The 83-year-old was absent from last Sunday's German Grand Prix at Hockenheim, sparking speculation that he was avoiding the country to avoid prosecution.
But on Thursday the Rheinphalz newspaper reported that he was in talks to buy the Nürburgring. However, the report says the 83-year-old billionaire was not prepared to stage Formula 1 races there at his own risk.
He is also quoted as saying he had not made any offer to do without the track fees if the Grand Prix were staged there next year.
This conflicts with previous statements made by the current leaseholders, whose contract has been terminated. Kai Richter and Jörg Lindner told weekly paper Die Zeit that a concept was being drawn up with Ecclestone which would enable Formula 1 races to be held on the Nürburgring track without any subsidy necessary.
The state-owned Nürburgring company, which owns the track and accompanying buildings, applied for bankruptcy last Friday, after which administrators said they were looking to privatise it in the long term. A global search for investors will proceed, once the relationship with Richter and Lindner's firm is wound up.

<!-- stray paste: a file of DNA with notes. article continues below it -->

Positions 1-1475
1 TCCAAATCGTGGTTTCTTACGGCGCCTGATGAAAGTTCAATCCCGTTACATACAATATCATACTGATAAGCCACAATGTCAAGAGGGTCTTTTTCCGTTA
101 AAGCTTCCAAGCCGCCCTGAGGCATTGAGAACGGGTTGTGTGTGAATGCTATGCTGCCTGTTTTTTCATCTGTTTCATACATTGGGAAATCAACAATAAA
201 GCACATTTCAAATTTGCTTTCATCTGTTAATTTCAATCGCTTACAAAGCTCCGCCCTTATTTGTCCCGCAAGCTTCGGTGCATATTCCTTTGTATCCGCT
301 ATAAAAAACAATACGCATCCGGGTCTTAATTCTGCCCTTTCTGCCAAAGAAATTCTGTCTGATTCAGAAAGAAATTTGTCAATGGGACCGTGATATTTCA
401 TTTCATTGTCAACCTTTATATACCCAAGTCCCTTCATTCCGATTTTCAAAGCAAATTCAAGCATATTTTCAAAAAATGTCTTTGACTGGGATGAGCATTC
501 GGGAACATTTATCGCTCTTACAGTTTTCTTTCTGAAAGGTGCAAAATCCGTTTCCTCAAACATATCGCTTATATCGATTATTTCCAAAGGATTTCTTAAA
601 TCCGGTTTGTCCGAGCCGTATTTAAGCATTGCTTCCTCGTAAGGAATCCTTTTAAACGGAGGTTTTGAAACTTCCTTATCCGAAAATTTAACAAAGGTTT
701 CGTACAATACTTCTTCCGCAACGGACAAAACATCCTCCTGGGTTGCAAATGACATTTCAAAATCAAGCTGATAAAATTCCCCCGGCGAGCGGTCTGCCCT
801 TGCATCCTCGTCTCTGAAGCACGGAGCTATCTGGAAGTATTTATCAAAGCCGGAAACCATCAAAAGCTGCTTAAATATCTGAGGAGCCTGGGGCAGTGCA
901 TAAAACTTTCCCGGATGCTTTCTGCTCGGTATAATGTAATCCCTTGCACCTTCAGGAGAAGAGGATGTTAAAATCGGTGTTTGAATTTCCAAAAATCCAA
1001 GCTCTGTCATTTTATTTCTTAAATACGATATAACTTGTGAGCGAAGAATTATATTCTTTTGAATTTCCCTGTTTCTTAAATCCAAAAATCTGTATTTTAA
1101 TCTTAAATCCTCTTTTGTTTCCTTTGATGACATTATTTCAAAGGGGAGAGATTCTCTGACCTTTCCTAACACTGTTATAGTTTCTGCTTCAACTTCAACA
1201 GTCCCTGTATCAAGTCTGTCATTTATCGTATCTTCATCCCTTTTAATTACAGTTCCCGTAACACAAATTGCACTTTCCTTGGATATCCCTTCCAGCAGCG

The bankruptcy has been considered a horrible embarrassment for regional politicians, particularly Rhineland-Palatinate state premier Kurt Beck, who originally backed the development and poured millions of euros in public money into the theme park next to the race track.
The park never took off, and the bankruptcy is now considered a disaster for the Social Democratic Party politician – particularly as he is not admitting having made any mistakes, and because he tried to hide the financial problems for a long time, the Süddeutsche Zeitung wrote on Thursday.